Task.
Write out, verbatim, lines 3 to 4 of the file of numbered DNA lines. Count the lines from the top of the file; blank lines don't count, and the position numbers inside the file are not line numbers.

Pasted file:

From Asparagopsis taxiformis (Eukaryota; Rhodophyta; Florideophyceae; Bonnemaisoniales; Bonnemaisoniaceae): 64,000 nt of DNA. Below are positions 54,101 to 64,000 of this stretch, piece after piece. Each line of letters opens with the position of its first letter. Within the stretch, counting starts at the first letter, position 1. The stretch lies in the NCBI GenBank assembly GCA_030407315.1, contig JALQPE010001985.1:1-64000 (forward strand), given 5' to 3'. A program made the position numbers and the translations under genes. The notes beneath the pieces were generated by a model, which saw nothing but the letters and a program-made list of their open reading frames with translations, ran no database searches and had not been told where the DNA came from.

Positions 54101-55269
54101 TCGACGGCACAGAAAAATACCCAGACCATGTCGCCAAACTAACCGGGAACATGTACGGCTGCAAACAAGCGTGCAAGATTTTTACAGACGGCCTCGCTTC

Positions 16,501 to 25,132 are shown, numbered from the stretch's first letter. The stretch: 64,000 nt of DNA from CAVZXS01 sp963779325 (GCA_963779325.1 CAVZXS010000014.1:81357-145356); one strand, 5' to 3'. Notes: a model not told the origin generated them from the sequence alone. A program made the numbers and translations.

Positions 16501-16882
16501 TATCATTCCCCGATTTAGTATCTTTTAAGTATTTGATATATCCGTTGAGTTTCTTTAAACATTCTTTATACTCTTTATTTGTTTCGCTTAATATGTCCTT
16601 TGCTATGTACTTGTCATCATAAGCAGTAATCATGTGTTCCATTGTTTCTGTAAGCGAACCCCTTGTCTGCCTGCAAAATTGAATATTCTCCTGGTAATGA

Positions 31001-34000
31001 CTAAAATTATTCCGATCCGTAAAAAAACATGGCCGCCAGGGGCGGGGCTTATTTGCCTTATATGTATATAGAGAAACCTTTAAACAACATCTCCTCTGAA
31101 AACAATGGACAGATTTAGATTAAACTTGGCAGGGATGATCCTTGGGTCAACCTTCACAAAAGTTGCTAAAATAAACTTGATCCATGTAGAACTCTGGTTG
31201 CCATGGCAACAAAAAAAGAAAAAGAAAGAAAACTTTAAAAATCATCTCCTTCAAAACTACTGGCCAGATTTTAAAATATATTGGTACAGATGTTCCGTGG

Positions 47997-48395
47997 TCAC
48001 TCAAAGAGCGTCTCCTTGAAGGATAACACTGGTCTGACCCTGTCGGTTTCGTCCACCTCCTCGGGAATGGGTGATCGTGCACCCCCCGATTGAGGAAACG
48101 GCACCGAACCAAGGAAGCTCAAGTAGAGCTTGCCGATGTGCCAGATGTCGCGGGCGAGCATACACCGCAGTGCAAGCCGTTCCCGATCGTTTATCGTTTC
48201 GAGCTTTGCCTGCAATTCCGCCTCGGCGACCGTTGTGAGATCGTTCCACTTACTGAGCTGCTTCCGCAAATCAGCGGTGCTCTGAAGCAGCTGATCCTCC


54101 TCGACGGCACAGAAAAATACCCAGACCATGTCGCCAAACTAACCGGGAACATGTACGGCTGCAAACAAGCGTGCAAGATTTTTACAGACGGCCTCGCTTC

Positions 16,501 to 25,132 are shown, numbered from the stretch's first letter. The stretch: 64,000 nt of DNA from CAVZXS01 sp963779325 (GCA_963779325.1 CAVZXS010000014.1:81357-145356); one strand, 5' to 3'. Notes: a model not told the origin generated them from the sequence alone. A program made the numbers and translations.